Urgent procedures are still carried out; movement is organized by philanthropic institutions from all over the country
This Tuesday (19), Santa Casa de Campo Grande and philanthropic hospitals from all over Brazil rescheduled elective procedures as a form of protest because of problems caused by indebtedness and underfunding of SUS (Sistema Único de Saúde).
The “No More Silence” movement was organized by the CMB (Confederation of Santas Casas de Misericórdia, Hospitals and Philanthropic Entities), to draw the attention of municipal, state and federal entities, as well as the population, about.
The situation, which culminated in the closure of 315 philanthropic hospitals in the last six years, has worsened even more with the pandemic.
According to the CMB, the sector’s debt already exceeds BRL 20 billion and the emergency contribution of BRL 2 billion announced by the federal government in May 2021, so far, has not been implemented.
In addition, bill 2564/20, which originated and passed in the Senate, and which establishes the minimum wage for nursing, is being processed in the Federal Chamber, with a vote scheduled for the next few days.
According to the organization, the impact of this proposal for philanthropic hospitals that provide services to the SUS is estimated at R$ 6.3 billion and in the text, no financing alternative is indicated, “which brings a feeling of despair to the sector in how bear the costs if the bill is passed”.
“It is worth mentioning that Santa Casa de Campo Grande, like other institutions, is not against the project, as the hospital values all health professionals and adds efforts to fairer remuneration”, says the institution’s official publication.
The president of Santa Casa, Heitor Rodrigues Freire, explains that 70% of the unit’s visits are made through the SUS (Unified Health System). He points out that there is a deficit of R$ 9 million per month, with the new law on the minimum wage, which should be approved, impacting R$ 2.93 million per month.
One of the sources he considers is the Santa Casa agreement itself, although the responsibility lies with municipal, state and federal entities, not just the private sector.
According to Freire, transfers from the State and Capital account for about 70% of the costs. The director says that, today, there will be priority in performing urgent elective surgeries.
Our emergency room is full. In the pandemic, in which there was restricted work, the only support hospital for the population was Santa Casa. We cannot refuse these patients and we do not want to, but they should be taken care of by other hospitals.”
For him, the capital that the institution has is the servers – about four thousand employees, which could impact the political environment. “This situation ended up showing us a new contingent. There are four thousand employees, that is, voters. That would make a universe of 20 thousand people.”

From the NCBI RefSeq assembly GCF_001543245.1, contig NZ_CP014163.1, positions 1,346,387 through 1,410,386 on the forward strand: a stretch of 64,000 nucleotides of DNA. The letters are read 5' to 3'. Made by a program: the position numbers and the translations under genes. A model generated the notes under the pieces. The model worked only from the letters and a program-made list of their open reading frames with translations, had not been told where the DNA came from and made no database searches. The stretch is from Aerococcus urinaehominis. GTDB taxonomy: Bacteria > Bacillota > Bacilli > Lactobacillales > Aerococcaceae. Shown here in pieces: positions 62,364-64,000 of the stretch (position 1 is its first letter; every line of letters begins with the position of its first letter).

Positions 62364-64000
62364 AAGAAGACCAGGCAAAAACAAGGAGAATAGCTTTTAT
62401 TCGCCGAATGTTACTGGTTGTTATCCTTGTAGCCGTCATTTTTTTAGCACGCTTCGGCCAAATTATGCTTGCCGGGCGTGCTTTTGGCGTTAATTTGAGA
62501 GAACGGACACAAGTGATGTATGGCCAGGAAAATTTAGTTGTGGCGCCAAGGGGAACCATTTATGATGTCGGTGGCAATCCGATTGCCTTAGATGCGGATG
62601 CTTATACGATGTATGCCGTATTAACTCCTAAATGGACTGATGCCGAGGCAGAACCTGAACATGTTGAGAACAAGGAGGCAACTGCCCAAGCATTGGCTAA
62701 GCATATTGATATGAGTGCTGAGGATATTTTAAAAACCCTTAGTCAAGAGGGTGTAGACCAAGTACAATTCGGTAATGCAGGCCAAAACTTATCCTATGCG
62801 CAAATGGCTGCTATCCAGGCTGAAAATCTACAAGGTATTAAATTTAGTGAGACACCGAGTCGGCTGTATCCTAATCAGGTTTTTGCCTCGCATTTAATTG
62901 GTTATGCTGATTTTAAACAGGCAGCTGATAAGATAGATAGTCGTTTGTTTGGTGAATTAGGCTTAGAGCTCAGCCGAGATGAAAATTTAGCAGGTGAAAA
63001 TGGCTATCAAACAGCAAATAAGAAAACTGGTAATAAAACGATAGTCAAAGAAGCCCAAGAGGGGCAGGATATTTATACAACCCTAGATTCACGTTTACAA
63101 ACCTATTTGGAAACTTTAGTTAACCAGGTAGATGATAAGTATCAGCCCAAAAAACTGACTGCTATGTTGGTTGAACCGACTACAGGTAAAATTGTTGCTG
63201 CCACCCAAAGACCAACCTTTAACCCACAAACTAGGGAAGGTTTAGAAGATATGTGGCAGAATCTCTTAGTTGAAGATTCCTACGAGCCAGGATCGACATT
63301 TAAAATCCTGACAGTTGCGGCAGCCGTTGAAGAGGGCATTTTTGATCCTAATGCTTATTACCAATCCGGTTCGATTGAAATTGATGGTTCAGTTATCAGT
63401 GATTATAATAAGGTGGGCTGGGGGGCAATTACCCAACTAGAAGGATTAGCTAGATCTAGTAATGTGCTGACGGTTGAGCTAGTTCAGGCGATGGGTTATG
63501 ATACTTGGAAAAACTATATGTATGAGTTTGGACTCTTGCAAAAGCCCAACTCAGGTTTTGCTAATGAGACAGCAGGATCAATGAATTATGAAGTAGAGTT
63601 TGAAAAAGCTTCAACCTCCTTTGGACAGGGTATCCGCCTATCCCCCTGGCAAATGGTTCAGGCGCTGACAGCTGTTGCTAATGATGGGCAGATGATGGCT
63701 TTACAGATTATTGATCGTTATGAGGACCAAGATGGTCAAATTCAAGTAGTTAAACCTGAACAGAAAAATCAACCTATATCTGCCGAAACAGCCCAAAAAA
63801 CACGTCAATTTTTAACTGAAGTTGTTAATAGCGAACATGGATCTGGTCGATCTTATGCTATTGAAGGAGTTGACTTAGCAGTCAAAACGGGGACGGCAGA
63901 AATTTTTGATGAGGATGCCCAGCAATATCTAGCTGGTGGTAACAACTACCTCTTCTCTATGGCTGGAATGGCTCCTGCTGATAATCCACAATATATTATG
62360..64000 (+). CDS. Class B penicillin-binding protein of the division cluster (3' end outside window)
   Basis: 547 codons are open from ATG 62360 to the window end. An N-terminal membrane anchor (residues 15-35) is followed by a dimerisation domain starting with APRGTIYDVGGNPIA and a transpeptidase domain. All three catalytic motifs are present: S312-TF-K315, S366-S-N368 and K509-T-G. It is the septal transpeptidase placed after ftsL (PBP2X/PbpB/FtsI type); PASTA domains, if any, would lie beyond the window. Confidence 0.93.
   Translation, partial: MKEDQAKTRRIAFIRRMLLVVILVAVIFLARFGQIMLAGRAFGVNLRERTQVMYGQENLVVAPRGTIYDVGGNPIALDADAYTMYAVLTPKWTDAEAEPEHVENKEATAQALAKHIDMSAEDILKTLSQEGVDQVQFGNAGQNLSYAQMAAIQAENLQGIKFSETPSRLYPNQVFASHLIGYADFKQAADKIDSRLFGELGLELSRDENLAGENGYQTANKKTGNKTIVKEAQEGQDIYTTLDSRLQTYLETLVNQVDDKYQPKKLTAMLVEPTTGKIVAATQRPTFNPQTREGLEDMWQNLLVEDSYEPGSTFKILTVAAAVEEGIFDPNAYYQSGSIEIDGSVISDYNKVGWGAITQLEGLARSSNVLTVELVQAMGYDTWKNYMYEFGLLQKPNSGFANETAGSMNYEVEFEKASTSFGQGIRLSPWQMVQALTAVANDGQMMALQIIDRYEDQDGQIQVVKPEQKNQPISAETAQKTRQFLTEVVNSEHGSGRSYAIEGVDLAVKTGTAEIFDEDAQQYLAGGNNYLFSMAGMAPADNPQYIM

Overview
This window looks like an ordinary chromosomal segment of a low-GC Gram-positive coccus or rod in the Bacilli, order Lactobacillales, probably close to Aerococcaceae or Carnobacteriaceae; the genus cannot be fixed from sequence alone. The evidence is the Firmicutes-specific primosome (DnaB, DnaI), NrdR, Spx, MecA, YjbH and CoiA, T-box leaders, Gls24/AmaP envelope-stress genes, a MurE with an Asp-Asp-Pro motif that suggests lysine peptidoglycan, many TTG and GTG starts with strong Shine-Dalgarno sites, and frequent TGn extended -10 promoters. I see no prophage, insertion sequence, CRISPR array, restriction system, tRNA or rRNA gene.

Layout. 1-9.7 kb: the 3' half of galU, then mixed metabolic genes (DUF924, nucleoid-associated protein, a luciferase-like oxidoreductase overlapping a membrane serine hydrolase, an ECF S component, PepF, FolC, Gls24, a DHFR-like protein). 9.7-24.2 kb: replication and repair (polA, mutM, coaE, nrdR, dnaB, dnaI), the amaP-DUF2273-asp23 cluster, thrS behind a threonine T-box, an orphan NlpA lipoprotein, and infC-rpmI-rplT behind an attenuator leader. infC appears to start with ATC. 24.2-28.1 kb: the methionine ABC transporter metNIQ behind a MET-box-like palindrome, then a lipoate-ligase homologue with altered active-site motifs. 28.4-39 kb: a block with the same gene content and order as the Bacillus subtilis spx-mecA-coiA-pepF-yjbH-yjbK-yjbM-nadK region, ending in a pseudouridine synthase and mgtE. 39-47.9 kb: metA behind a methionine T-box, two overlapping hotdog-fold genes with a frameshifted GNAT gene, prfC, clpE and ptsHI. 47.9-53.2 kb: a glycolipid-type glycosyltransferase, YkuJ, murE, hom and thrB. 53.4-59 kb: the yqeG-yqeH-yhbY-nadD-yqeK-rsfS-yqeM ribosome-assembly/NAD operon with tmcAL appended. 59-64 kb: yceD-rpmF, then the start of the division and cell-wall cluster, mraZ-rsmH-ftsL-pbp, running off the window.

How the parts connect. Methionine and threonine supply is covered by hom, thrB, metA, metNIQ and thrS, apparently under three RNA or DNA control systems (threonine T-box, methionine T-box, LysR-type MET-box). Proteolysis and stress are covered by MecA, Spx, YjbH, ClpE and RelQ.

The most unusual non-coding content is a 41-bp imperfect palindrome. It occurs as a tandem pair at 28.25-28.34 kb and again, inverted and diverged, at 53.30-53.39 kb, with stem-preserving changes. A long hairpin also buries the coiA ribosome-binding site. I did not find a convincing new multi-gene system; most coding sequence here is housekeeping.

“Because of its capillarity, it would reach more than 100,000 people. We will work emanated to utilize this capital. It is necessary to use all means, let’s wake up to this civic awareness. Voting is our weapon, because this resource that we lack has to come from public entities. We are not a public hospital, we are private and we provide public services. We have to be paid fairly.”
Senator Soraya Thronicke (União Brasil), who voted in favor of the nursing floor, believes that it should be necessary to evaluate the source of funding.
The parliamentarian allocated an amendment of R$ 1 million to permanent devices for Santa Casa. “The SUS table is outdated and needs to be updated. The answer we have today from the federal government is that we cannot afford it.”
“But I believe that with good management we can reach the viable level. What you pay without this upgrade translates into job loss. It generates chaos. Many politicians are proud but do not use. We have to knock on the Executive Branch’s door for a solution. As it is, it can’t stay. Only the resources of the amendment do not supply.”
The executive director of the SES (State Department of Health), Antônio Lastia, emphasizes that the purpose of the Santas Casas was only philanthropic and that, when they began to provide services through the SUS, in 1990, the Union transferred responsibility for a universal model to philanthropic hospitals, who ended up paying the bill.
In this way, he believes that the federal government started to dictate the rules and that the legislation also needs to be reviewed.
He says he is in favor of mandatory civil service for doctors who study at public universities. “It uses the entire public structure for its career, but the SUS does not. Why? Military service is mandatory, and when was the last war the country was involved in? In health, it should be the same way, for example.”